I don’t have fully formed thoughts around this yet. But when I find my mind wandering on this topic, three movies/books stand out to me.
- Gone with the Wind
- Hunger Games (the trilogy)
- Millennium Trilogy (you know; The Girl with the Dragon Tattoo, et al.)
All three feature strong-willed female leads who are unethical (as the situation often demands). You could probably write a thesis on this. I’m not going to do that. Probably. Despite doing unlikable things, we like these characters. I don’t think we would if they had not been victimized.
Scarlett O’Hara is an underhanded, greedy, vain young woman. She is cruel to Melanie. She constantly tries to steal Ashley. She does whatever it takes to get Tara back. In the context of the novel, however, she’s a riches-to-rags-to-riches Southern Belle, and that “to-rags” part of the equation, where Sherman decimates the south, gives her the justification she needs to be all those things and be likable. Well, she’s still kind of unlikeable, but we get on her side.
Katniss Everdeen is probably the least ethically ambiguous character of the lot. We can be pretty sure that if she wasn’t a participant in the Hunger Games, she wouldn’t kill people. She has the capacity, but it’s very likely she would never get so instigated that she would lead a massive rebellion without being made a participant. In the book, however, the character isn’t particularly likeable until she survives (sorry, spoiler – but you already figured that much out). She’s kind of gray and stern – we wouldn’t care one way or another about her if she wasn’t involved in the games.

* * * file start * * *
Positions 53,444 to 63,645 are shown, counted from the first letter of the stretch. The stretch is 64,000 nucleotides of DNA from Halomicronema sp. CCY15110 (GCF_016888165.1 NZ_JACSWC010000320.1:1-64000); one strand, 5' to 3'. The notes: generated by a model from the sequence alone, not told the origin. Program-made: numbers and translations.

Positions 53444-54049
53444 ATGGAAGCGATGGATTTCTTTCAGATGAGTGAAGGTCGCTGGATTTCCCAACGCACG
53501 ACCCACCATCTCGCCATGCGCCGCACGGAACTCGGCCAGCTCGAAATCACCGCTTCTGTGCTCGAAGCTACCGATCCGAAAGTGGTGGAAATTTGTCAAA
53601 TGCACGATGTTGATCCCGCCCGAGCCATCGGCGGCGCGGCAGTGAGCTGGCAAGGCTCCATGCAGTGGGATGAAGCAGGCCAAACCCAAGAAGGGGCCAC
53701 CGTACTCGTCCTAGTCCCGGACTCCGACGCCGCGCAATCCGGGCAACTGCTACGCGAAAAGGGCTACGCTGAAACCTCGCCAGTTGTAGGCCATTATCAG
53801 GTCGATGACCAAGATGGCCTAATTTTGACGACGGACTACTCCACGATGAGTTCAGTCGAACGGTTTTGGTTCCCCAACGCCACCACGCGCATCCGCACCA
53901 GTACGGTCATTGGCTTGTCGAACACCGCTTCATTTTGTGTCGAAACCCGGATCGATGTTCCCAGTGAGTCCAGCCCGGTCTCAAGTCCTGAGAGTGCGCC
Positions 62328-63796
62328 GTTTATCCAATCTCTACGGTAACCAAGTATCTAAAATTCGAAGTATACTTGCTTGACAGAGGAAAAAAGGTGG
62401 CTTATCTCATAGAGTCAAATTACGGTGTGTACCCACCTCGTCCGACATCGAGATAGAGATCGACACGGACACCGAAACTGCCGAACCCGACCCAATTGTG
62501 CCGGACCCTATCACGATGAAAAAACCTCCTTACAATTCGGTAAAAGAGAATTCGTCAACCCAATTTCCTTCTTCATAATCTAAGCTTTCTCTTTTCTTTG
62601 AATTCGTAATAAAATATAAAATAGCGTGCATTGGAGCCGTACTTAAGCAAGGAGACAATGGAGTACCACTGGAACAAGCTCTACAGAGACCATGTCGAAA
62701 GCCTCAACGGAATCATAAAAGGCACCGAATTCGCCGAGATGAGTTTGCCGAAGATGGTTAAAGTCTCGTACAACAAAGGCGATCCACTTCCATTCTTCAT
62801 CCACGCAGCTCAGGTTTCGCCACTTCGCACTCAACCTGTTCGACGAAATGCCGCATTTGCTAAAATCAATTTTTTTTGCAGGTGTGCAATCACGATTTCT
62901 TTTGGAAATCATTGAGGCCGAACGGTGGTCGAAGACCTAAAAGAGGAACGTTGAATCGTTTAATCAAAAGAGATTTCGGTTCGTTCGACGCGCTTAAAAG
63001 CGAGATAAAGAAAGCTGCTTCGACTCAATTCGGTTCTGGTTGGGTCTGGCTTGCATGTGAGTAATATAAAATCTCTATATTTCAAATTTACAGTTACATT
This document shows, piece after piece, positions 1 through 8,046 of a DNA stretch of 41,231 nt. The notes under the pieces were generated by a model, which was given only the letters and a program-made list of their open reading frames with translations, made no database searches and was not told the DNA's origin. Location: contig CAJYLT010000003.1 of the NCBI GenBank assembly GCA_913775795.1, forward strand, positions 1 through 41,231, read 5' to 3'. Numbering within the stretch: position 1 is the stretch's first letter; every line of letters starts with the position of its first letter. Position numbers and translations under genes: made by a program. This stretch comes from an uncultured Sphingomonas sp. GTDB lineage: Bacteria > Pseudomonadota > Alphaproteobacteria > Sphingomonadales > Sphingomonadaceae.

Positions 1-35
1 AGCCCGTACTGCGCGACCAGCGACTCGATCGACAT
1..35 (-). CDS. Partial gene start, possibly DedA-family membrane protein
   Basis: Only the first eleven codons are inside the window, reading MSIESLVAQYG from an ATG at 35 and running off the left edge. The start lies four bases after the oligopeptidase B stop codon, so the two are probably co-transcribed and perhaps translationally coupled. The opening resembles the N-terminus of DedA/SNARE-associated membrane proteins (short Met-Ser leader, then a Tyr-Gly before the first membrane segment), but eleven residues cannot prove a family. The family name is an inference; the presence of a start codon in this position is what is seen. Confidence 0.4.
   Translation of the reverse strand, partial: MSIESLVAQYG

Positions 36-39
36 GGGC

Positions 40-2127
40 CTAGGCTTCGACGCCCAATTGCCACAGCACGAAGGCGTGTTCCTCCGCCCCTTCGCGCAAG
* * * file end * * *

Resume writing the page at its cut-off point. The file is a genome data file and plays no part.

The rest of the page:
Lisbeth Salander is easily the least likeable character of the three. At a young age, she tries to kill her father. She is violent; she lies. She is a sociopath. But because she’s been a victim her whole life, we cheer for her.
You can argue that without the victimization, there wouldn’t be a novel for these characters. Their stories could be summed up: “They were born. Some things happened; nothing remarkable. They eventually aged and died.” But I suppose the question then becomes, why is a story about a strong woman inherently uninteresting? Or is it? COUNTER ARGUMENT: Madam Bovary. Emma Bovary isn’t very likable. She’s not victimized so much as trapped by a loveless marriage (yes, I know that’s pretty crappy, but it’s not quite up to par with the other novels presented here). I think there’s more to think about right here.
Do we need women to be victimized in order to feel comfortable liking a strong female character? If Lisbeth Salander was the way she was (exacting revenge on men who devalue women), without watching her father beat her mother and all the subsequent abuse, would we be comfortable with her? Would we think of her as anything other than a bitch? What about Scarlett? Katniss would be completely unremarkable if she wasn’t a victim. Is the underlying message that a woman can be strong only if she has a stand-out reactionary reason for it? And if she isn’t reacting to something, she may be boring or just a nasty person?
I haven’t gotten this all sorted out quite yet in my mind. I’m not sure what the masculine corollary is. It doesn’t seem like a man needs to have hardship to be both strong and likeable. If he experiences hardship, he just becomes tragic which evokes our sympathy more than anything. Like James Bond before the movie with Daniel Craig – he’s a bastard but everyone loves him. After Daniel Craig we find out he loved and lost and now he’s just a man struggling bravely to not get hurt again (by being a bastard). I haven’t read any of the 007 books, btw. I don’t know where women like Daisy Buchanan and Tess d’Urberville – who are neither strong nor particularly likable and ethical – fit in.
Reactions? Arguments for and against?
One response to “Do Strong Women Have to be Victims to be Likable?”
[…] Other ones are reflective of the types of things I search for, like “why don’t water droplets converge in clouds?” and “katniss everdeen likable character.” […]